The Harrows are a contemporary family of wealth and privilege, and their multi-generational family business, Harrow Lumber, claims ties to the origin and preservation of two of western North Carolina’s most notable buildings: The Grove Park Inn and the Biltmore Estate, built by George Vanderbilt. It is here in the Blue Ridge Mountains of North Carolina, as well as in Chicago and Paris, that Kirtley’s novel unspools the family’s secrets through the narratives of five of its members.
Kirtley taught English, journalism, and creative writing at Nazareth Academy, a college prep high school in LaGrange Park, Ill., for 25 years.
Probe the Ocean, Plow the Sea: A Destroyer Sailor’s Vietnam Era Odyssey
By Paul W. Jewell’78, Self-published in 2018
When Paul Jewell enrolled at Beloit with a plan to major in geology, it was on the heels of a two-year enlistment with the U.S. Navy as a sonar technician aboard the USS Richard B. Anderson, one of the Destroyer Squadron Fifteen ships stationed in Yokosuka, Japan, since 1971. Jewell kept a diary while onboard and wrote letters to his parents during that time, along with an outline for a memoir he drafted the year of his discharge from active duty. In 2018, with the help of these documents, he wrote this account of the earliest years of Destroyer Squadron Fifteen’s forward deployment. Today, Jewell is a professor in the department of geology and geophysics at the University of Utah.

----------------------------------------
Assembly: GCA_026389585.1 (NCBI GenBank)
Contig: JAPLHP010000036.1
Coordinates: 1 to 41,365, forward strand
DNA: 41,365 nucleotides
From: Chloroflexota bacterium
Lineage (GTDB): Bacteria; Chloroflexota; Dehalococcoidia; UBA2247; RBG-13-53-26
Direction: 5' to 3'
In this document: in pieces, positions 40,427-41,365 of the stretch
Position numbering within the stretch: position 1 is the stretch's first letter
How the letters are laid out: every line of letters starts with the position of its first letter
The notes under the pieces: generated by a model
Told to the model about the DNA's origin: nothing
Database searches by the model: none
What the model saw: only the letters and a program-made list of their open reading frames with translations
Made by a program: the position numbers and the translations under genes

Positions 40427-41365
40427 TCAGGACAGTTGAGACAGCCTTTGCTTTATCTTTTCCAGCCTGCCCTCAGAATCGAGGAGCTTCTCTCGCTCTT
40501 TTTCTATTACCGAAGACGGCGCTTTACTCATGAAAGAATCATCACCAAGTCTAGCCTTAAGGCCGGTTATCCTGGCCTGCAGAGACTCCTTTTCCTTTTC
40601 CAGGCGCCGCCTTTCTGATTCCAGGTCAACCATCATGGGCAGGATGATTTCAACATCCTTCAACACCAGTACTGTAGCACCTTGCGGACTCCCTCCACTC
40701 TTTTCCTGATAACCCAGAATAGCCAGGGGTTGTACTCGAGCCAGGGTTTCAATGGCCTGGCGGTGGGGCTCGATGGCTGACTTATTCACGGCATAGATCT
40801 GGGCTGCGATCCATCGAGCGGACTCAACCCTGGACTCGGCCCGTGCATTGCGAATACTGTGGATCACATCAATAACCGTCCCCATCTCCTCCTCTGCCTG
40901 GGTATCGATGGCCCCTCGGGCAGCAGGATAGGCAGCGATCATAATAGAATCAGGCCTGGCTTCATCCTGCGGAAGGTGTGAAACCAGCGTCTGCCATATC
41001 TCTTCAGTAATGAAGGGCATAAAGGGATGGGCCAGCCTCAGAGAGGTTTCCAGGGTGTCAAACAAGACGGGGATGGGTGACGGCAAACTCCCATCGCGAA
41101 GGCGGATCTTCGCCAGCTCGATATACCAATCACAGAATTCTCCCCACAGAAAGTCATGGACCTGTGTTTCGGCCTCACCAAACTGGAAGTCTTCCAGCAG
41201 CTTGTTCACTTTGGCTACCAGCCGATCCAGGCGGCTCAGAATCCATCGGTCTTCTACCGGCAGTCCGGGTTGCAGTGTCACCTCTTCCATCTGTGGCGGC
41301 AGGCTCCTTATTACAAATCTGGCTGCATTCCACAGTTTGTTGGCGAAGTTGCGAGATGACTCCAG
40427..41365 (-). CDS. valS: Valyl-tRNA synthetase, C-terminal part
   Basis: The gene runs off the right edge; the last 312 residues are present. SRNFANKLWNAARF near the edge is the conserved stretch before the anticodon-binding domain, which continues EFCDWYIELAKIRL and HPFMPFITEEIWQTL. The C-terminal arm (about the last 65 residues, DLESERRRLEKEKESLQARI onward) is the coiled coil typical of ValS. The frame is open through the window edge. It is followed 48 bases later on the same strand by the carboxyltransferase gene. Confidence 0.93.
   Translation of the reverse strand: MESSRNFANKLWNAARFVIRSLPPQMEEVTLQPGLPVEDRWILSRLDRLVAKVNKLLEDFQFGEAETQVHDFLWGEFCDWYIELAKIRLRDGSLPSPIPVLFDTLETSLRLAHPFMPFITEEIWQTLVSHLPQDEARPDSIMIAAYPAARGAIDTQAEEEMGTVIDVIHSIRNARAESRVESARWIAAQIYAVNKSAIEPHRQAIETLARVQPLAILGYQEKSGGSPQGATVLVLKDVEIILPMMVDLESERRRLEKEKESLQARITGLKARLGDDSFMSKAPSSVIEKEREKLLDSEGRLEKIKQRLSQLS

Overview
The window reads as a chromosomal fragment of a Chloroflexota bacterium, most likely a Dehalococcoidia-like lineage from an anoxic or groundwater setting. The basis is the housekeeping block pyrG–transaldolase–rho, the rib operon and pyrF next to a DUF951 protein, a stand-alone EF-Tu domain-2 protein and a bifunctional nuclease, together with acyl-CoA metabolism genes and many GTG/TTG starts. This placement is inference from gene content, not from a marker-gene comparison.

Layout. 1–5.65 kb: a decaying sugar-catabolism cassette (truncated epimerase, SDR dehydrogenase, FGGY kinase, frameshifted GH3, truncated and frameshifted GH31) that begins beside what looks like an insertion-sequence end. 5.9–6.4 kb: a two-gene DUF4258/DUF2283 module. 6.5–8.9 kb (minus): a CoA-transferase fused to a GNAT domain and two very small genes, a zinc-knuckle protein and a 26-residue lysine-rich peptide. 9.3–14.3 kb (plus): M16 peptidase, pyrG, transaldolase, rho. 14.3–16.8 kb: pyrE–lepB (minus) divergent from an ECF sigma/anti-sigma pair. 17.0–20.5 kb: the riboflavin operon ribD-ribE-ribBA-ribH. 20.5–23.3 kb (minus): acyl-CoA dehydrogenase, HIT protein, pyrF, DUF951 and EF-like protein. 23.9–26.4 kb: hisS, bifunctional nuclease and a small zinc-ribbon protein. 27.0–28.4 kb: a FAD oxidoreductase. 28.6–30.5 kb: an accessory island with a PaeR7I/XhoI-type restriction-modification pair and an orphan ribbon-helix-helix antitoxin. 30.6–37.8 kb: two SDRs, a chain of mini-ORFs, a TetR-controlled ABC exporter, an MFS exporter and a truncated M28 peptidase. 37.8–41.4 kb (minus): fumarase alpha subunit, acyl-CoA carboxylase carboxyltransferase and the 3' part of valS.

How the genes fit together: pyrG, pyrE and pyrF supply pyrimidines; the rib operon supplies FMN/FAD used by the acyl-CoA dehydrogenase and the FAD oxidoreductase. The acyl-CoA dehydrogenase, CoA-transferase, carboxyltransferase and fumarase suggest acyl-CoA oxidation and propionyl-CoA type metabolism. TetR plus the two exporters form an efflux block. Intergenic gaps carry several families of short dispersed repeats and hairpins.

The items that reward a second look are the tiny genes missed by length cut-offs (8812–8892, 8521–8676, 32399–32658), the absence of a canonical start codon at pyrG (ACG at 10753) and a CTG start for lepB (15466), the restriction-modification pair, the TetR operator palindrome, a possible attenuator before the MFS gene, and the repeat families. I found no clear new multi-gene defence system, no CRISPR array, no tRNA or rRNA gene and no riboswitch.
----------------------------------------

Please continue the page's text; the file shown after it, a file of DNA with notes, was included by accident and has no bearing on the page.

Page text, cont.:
The Dilemmas of Wonderland: Decisions in the Age of Innovation
By Yakov Ben-Haim’73
Oxford University Press, 2018
Scholar Yakov Ben-Haim developed info-gap decision theory for modeling and managing severe uncertainty. In this book, he considers the opportunities and dilemmas presented by the latest innovations of our time. Each new discovery and invention brings with it uncertainty that can make an innovation a potentially worse option than those that already exist. Ben-Haim offers case studies and practical, conceptual tools for understanding and managing the dilemmas of innovation in a variety of fields. He is a professor of mechanical engineering at the Technion-Israel Institute of Technology in Haifa, Israel, where he holds the Yitzhak Moda’i Chair in Technology and Economics.
Traditional Fiddle and Banjo Tunes from the Appalachians
Alan Jabbour and Stephen Wade’74
CD, Patuxent Music, 2018
Violinist Alan Jabbour and banjo player Stephen Wade’74 performed together from 1983 to 2012, sharing their musicianship and knowledge of traditional American folk music with audiences across the country. One of those performances, an Americana concert, featured traditional fiddle and banjo tunes from the Appalachians, and took place in the Library of Congress’ Coolidge Auditorium on May 29, 1998.
Less than a year after Jabbour died in 2017, Wade released that concert on CD. The songs are accompanied by Jabbour’s self-proclaimed “raps”—musings and background on the songs.
Wade is an acclaimed banjo player, roots music scholar, and author noted for his recordings and performances. In addition to producing two other albums with Jabbour, Wade has made a number of solo recordings, and in 2012, he wrote The Beautiful Music All Around Us: Field Recordings and the American Experience.